Educational Psychology

We offer two degrees in Educational Psychology: the Master of Arts (without thesis) and the Doctor of Philosophy. The requirements for both of these degrees allow for a great deal of flexibility. Students work closely with their adviser to define a program that matches their goals and interests.

The subject matter of the scholarly discipline of educational psychology is teaching and learning, particularly in formal settings such as schools. Educational psychologists study important topics such as intelligence, learning styles, child development, classroom learning, learning and technology, and motivation in educational settings.

 

Program Overview

Students enrolled in the Ph.D. program occasionally may be advised to change their objective to a Master of Arts degree, with or without thesis. Please refer to the description of each program for information about how they differ. Admissions statistics can be found here.

Each of our programs is designed to help students master the core content and methods of educational psychology. The doctoral program encourages and helps students acquire the depth of knowledge and sophistication of methodology necessary for original research contributions to the discipline. Students completing the master's-level program are prepared to apply the findings of educational psychology's research to the solution of problems in a broad range of educational contexts. The M.A. is designed primarily as an end in itself, for students who want this level of graduate preparation. Those who are interested in a Ph.D. should apply directly to that program.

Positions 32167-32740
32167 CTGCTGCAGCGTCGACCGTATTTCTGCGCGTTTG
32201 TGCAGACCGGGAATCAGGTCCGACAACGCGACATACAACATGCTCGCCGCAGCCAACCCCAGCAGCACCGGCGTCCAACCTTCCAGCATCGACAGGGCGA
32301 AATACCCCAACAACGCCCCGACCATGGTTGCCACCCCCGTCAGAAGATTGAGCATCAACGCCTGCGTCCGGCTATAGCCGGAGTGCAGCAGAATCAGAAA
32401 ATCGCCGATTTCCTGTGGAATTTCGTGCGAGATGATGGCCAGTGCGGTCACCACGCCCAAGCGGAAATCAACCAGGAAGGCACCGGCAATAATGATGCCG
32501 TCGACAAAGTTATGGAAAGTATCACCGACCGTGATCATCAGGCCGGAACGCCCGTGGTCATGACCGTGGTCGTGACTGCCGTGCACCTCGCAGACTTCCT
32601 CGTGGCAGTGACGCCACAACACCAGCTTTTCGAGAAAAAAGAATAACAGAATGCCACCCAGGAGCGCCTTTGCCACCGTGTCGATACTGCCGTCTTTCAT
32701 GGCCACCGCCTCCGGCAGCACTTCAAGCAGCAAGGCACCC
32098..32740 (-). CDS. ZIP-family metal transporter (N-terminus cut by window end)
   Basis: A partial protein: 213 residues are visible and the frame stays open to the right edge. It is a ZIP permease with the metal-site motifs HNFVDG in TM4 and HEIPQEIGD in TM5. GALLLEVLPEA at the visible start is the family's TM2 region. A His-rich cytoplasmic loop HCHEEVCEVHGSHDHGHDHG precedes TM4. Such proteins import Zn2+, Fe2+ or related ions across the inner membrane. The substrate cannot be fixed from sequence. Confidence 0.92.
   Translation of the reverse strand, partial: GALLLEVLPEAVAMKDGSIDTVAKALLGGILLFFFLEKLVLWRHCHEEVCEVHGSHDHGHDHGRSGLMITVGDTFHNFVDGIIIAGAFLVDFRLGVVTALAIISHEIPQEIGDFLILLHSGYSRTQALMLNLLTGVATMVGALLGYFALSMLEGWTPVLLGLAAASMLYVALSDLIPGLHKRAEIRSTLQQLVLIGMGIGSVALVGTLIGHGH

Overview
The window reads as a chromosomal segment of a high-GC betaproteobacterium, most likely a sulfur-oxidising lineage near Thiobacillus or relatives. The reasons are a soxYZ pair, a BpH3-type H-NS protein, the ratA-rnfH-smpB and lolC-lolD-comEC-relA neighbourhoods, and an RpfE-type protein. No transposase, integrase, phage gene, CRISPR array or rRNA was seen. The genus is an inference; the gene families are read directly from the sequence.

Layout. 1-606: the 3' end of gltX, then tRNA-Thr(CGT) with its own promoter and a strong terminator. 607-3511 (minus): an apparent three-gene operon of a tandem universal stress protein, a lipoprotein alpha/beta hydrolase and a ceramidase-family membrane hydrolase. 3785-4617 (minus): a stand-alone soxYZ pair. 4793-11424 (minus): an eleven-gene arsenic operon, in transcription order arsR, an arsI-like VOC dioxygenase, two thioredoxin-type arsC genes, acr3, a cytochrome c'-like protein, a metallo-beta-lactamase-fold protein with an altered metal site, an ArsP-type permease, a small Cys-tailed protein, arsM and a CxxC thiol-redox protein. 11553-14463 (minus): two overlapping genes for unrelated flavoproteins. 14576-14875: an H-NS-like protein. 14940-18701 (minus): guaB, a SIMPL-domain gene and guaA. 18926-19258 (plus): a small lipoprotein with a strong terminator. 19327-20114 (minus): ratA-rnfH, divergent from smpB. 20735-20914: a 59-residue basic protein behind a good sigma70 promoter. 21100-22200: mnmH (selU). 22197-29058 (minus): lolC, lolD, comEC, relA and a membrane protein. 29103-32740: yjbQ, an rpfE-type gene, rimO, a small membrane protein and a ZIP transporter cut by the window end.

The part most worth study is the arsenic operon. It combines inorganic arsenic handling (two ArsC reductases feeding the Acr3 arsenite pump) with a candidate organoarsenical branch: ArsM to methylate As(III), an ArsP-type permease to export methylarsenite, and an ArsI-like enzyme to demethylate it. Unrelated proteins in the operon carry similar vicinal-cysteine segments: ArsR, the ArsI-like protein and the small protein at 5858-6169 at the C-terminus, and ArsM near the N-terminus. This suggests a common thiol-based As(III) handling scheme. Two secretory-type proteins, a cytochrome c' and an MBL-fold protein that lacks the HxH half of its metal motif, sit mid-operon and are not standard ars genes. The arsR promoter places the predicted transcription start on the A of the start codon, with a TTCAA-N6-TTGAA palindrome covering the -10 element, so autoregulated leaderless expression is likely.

The subject matter of the scholarly discipline of educational psychology is teaching and learning, particularly in formal settings such as schools. Educational psychologists study important topics such as intelligence, learning styles, child development, classroom learning, learning and technology, and motivation in educational settings.

Educational psychology is characterized by empirical research and theory typical of the social and behavioral sciences. Although our ultimate concern is with real problems in education, our approach tends to be more abstract and theoretically oriented than that of educational scholars who are more immediately concerned with practical questions of curriculum design.